At last a book that deals with testing applications (in java) that seems to be written by author's who have worked with real life, non trivial projects(TDD with adding two money objects together, anyone?).
This book describes using TestNG along with some advanced TestNG concepts and goes on to show how to use the framework to test out JEE projects. There are also chapters showing the developer how to integrate TestNG with other frameworks (like spring, DBUnit, jwebunit etc) which is useful as this is perhaps the only place where JUnit is better than TestNG. Inspite of the fact that TestNG documentation is pretty good, this book is worthwile buying (even if you use JUnit as your testing tool of choice).
There is useful coding and refactoring advice along the way(also a commentary on TDD), and a miscellaneous chapter of sorts which seems to have been written by Hani and edited by Cedric to remove all profanities!.
I do hope the author's expand the testing enterprise application bits to cover more testing scenarios and examples in later additions.
5 of 5 people found the following review helpful
a few rants, but a ton of useful information Jan. 12 2009
By J. Brutto - Published on Amazon.com
Format: Paperback Verified Purchase
This book does more than go into TestNG, it also goes into some wonderful discussions about theory, general practices, etc. and how they explicitly apply to the Java world. The book offers an absolutely wonderful overview of TestNG's core feature set that has made it such a powerful replacement for JUnit. The book even goes further as it looks into extensions for TestNG (including other, integrating products), frameworks that can work in cooperation with it, etc. It even dismisses many of the myths that surround the world of testing and quality assurance.

Covering all of the essentials, this book will get you started right away in testing your source in a useful, organized manner. It will also help you find many of the traps that we have *ALL* allowed ourselves to fall into. There's just about no question left unanswered by this text in regards to working with TestNG and its associated technologies, concepts, etc.

The only two things I disliked about the book should be obvious to even the novice skill sets out there, but are easily breezed through if they annoy you that much. The first is that the rants about JUnit and other things were slightly too long. The second is that it does not acknowledge when it sticks its foot in its mouth.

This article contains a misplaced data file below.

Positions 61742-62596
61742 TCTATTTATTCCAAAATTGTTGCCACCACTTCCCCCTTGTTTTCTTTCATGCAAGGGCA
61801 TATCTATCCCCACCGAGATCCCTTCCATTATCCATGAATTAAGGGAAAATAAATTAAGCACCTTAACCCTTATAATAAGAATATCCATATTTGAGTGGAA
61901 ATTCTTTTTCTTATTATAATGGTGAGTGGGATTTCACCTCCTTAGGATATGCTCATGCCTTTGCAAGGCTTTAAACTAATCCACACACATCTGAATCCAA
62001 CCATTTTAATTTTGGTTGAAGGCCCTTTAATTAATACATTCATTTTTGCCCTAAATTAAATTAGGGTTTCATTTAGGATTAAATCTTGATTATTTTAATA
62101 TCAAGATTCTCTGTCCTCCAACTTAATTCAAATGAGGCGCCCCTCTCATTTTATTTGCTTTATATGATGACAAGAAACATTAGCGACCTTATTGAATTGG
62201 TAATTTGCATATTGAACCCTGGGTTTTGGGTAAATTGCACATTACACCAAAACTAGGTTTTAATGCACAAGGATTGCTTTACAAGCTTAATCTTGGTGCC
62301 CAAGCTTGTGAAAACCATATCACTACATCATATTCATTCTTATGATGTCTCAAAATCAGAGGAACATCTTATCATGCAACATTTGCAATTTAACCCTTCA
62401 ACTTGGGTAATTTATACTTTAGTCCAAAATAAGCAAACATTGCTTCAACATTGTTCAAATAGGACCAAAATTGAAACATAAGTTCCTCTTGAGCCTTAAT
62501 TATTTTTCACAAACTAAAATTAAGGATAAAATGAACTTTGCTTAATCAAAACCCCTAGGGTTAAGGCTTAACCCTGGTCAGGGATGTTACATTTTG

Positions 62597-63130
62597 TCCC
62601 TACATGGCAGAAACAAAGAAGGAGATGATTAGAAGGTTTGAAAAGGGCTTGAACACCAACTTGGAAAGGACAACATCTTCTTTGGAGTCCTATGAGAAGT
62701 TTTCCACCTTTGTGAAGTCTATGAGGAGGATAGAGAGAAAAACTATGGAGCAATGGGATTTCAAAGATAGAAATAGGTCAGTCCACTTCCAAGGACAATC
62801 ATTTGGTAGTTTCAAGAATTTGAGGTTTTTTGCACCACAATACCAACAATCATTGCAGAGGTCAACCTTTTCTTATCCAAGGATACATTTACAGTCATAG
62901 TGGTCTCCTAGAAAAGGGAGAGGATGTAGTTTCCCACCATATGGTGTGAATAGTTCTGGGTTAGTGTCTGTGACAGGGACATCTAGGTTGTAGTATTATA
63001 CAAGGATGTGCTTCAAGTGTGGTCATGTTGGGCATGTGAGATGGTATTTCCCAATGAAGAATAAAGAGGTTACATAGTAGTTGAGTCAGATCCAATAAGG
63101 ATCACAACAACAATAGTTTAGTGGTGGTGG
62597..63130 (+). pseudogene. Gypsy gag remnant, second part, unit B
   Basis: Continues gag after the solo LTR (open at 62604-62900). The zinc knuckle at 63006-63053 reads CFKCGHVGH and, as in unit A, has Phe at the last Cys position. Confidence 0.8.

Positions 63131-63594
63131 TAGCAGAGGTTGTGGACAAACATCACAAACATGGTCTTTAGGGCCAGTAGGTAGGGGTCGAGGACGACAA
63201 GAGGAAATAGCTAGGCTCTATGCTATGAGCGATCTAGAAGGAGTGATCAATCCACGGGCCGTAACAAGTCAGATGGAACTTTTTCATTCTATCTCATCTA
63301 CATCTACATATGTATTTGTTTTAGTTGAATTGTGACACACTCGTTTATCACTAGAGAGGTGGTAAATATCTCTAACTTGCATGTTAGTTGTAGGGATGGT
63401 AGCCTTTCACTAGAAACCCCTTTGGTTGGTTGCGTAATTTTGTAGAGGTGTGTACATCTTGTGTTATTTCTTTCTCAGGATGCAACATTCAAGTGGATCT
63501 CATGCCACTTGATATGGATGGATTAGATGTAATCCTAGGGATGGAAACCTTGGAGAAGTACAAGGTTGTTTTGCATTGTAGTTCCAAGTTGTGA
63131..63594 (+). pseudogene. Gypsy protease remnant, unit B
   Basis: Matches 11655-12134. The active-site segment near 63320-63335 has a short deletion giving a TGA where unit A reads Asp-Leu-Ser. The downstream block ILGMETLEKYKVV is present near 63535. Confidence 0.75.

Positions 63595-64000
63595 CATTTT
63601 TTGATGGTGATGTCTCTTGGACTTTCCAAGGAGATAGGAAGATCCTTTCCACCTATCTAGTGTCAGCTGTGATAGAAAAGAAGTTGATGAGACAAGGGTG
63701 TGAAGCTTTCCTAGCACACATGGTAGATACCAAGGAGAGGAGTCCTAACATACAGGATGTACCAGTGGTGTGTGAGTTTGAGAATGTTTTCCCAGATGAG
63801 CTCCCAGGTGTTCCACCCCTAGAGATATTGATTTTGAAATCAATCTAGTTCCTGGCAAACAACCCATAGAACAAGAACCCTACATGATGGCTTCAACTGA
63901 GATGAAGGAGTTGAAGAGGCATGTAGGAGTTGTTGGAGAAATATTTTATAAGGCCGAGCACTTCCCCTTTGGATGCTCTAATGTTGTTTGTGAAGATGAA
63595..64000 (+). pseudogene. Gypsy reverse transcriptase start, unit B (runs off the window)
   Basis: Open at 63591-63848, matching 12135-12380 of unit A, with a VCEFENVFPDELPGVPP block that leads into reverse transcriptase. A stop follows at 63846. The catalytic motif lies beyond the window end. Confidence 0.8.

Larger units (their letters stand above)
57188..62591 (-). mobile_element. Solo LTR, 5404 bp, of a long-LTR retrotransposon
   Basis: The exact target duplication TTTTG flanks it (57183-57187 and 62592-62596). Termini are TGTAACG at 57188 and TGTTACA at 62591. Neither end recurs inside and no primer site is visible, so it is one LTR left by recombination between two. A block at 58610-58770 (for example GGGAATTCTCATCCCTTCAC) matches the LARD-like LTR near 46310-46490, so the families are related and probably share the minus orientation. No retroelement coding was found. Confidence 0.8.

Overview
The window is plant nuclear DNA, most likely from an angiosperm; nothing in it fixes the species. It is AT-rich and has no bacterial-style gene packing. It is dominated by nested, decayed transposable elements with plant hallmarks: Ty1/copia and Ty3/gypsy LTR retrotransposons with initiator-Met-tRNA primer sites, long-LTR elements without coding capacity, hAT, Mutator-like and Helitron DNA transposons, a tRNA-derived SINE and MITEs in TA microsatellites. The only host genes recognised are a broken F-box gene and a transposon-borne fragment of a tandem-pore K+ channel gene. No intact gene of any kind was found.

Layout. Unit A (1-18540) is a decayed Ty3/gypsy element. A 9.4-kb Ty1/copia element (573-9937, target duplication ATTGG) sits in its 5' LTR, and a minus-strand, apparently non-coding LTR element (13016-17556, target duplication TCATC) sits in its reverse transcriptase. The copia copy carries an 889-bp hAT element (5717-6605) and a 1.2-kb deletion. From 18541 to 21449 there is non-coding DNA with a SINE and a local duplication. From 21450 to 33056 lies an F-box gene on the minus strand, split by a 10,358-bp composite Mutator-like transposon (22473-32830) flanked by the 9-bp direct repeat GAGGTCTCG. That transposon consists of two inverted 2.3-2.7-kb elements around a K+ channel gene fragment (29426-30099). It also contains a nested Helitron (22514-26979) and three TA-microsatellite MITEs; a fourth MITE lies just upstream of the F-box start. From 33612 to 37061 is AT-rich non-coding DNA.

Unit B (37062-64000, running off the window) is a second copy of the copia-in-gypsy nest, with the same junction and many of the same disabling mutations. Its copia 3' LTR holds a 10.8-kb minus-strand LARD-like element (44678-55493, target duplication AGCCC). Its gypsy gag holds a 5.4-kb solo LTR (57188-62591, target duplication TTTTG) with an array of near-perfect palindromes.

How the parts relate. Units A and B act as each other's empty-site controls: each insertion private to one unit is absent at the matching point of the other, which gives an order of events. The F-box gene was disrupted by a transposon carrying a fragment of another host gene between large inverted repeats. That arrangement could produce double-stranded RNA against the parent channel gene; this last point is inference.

Testing is loaded with "Do as I say, not as I do" mentalities/concepts. It's also faced with many "Sometimes you just *HAVE* to break the rules" scenarios. The book DOES break its own rules and, while it is obvious to the reader, does not take the time to truly justify why their own rule was being broken.

Great book... easy to read, follow and take to the real world.
Recommended read for all, but I recommend skipping the rants.
7 of 9 people found the following review helpful
Pragmatic Java Testing: TestNG and Author's Rants Sept. 30 2008
By Eric Jain - Published on Amazon.com
Format: Paperback
This book does a great job of introducing TestNG, showing how to use its features to set up tests for code that (inevitably) depends on various JEE APIs, and how to perform different kinds of testing (browser, database, performance etc).

There are some claims that I found hard to follow: For example, the authors advise against using mock objects to stub out external classes, then later state that servlets are hard to test outside of a container because they depend on a few external classes -- never mind that these are simple to mock out, and that the Spring testing library (which they mention elsewhere) even provides mock implementations for these classes. There are also some minor factual errors that should have been caught in the reviewing process (e.g. contrary to what is claimed, annotations can be inherited).

Then there is the "Digressions" chapter, which, as others have pointed out, should have been posted as a series of blog posts. Instead, there are some areas where more detail could have been provided. e.g. on how groups work in TestNG, or the exact semantics of the parallel test execution options. Now that TestNG has been out for a while and gained a lot of popularity, I'm sure there is also a lot more information on common problems that could be included in a future 2nd edition!